The shoulder is different from most other joints in the body because it is designed to provide a great deal of movement. For example, the architecture of the shoulder joint enables us to reach up overhead, back behind the body, across the chest, and we can even rotate or arm internally and externally. When you compare the shoulder with other joints – such as the ankle, knee, or elbow, which basically move only forward and backward – it can be seen that the shoulder is indeed a joint with a lot of mobility.
The shoulder is capable of allowing this wide range of movements as a result of the way it is formed. Basically, the shoulder joint consists of the round surface of the upper arm, called the humerus, connected to the flat surface of the shoulder blade, or scapula. This “round-on-flat” relationship means the arm does not fit tightly onto the shoulder blade, and it is this loose fit that allows for a large amount of motion. Unfortunately, in providing greater motion, this loose fit fails to provide bony protection and stability for the shoulder joint, which makes it more susceptible to injury.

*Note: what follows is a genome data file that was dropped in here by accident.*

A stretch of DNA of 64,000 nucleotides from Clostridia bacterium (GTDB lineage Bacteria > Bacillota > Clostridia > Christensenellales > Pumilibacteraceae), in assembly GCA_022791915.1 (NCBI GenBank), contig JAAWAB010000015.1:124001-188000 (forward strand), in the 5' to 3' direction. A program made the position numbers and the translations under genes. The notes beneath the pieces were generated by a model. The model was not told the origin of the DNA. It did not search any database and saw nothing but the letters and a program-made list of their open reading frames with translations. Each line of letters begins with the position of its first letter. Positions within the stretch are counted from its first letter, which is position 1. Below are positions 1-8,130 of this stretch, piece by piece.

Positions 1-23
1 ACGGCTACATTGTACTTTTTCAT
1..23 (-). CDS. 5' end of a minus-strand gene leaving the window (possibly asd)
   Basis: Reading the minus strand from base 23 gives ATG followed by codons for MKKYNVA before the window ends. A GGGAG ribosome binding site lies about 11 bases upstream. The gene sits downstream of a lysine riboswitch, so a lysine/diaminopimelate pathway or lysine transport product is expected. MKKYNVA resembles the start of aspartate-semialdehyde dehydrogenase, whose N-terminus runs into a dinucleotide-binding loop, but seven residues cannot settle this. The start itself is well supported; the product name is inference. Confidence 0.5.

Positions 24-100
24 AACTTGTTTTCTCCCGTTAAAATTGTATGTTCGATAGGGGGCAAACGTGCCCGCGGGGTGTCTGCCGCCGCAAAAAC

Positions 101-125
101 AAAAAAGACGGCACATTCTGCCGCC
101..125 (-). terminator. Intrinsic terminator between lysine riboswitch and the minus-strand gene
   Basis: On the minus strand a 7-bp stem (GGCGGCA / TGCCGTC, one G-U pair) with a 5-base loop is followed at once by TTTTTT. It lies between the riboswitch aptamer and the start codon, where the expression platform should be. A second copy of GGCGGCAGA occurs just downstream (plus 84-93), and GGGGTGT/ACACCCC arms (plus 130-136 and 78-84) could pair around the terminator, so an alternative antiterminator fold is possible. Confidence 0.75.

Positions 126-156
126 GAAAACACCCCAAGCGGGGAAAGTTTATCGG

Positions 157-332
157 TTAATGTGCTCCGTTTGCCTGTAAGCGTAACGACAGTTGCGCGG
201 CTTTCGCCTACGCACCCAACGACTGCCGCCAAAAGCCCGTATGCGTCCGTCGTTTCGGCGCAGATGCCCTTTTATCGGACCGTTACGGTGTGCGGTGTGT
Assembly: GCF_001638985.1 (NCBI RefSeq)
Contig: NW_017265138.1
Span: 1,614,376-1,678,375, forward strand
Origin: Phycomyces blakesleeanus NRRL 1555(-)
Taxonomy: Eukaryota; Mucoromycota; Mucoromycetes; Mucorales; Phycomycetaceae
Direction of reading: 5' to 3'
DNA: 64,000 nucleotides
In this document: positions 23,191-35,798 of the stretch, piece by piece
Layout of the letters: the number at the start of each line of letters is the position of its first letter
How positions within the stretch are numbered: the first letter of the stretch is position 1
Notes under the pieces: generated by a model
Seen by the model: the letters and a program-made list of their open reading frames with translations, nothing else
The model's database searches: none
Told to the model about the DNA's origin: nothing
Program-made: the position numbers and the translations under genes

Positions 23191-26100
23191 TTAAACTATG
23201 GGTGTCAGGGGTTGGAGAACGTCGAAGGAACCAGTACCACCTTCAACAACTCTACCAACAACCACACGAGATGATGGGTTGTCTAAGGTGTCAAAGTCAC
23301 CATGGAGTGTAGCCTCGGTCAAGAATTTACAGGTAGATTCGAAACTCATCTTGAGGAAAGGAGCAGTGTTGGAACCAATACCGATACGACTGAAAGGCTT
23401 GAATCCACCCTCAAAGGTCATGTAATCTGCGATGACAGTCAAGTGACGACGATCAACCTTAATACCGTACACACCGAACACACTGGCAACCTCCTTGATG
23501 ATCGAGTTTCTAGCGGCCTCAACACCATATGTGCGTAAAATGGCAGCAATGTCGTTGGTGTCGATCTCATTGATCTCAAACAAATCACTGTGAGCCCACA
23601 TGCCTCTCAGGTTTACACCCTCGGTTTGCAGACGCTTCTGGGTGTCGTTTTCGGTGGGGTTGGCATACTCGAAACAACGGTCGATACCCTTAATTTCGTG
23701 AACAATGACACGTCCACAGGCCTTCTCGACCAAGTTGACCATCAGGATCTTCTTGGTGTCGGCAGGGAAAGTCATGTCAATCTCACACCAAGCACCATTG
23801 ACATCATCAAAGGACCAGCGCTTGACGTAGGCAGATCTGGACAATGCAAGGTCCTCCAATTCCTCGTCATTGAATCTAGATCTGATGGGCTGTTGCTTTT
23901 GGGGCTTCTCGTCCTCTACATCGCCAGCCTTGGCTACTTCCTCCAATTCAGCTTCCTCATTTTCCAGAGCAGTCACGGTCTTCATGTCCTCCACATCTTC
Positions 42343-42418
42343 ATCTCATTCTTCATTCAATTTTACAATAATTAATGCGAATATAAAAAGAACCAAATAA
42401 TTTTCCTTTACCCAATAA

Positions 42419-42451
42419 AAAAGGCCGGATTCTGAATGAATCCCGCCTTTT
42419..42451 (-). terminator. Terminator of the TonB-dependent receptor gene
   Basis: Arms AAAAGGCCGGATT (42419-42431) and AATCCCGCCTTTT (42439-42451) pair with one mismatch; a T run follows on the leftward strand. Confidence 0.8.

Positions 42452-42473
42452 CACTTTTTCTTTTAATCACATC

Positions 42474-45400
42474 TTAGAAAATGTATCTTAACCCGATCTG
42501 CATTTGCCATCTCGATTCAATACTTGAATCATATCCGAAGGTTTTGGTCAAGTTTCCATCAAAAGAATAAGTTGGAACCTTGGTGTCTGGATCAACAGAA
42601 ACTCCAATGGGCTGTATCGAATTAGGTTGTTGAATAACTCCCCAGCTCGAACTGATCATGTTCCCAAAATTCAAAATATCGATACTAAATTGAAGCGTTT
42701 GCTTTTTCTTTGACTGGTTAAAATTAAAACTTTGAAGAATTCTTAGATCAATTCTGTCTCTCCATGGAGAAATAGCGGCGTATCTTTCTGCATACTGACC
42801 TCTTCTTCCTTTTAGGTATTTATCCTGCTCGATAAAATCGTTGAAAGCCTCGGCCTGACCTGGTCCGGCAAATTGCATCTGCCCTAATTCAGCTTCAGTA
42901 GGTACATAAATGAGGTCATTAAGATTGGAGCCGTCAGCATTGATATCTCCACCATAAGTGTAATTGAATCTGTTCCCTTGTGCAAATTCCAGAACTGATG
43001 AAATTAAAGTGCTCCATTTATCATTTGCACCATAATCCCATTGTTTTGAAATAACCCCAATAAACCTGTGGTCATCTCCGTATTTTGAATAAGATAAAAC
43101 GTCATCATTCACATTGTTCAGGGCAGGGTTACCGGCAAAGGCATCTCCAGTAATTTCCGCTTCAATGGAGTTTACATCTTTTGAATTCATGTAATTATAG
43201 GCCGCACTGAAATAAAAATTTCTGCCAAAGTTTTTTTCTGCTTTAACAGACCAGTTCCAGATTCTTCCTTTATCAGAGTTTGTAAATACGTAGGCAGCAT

Due to a lack of joint stability at the shoulder, proper motion requires a complex set of muscles to help control and stabilize shoulder movement. The primary muscles that provide this control are the Rotator Cuff muscles. The rotator cuff is a group of four muscles that cross the shoulder joint and hold the arm tightly onto the shoulder blade. When the arm is moved in any direction these muscles have to contract to hold the round surface of the humerus in place against the flat surface of the shoulder blade. If these rotator cuff muscles fail to contract properly the upper arm is not held tightly onto the shoulder blade and the shoulder joint becomes unstable. When this happens it places a tremendous amount of strain on the rotator cuff muscles as well as the ligaments and other tissue of the shoulder joint, leading to shoulder pain and injury.Social tagging: rotator cuff > shoulder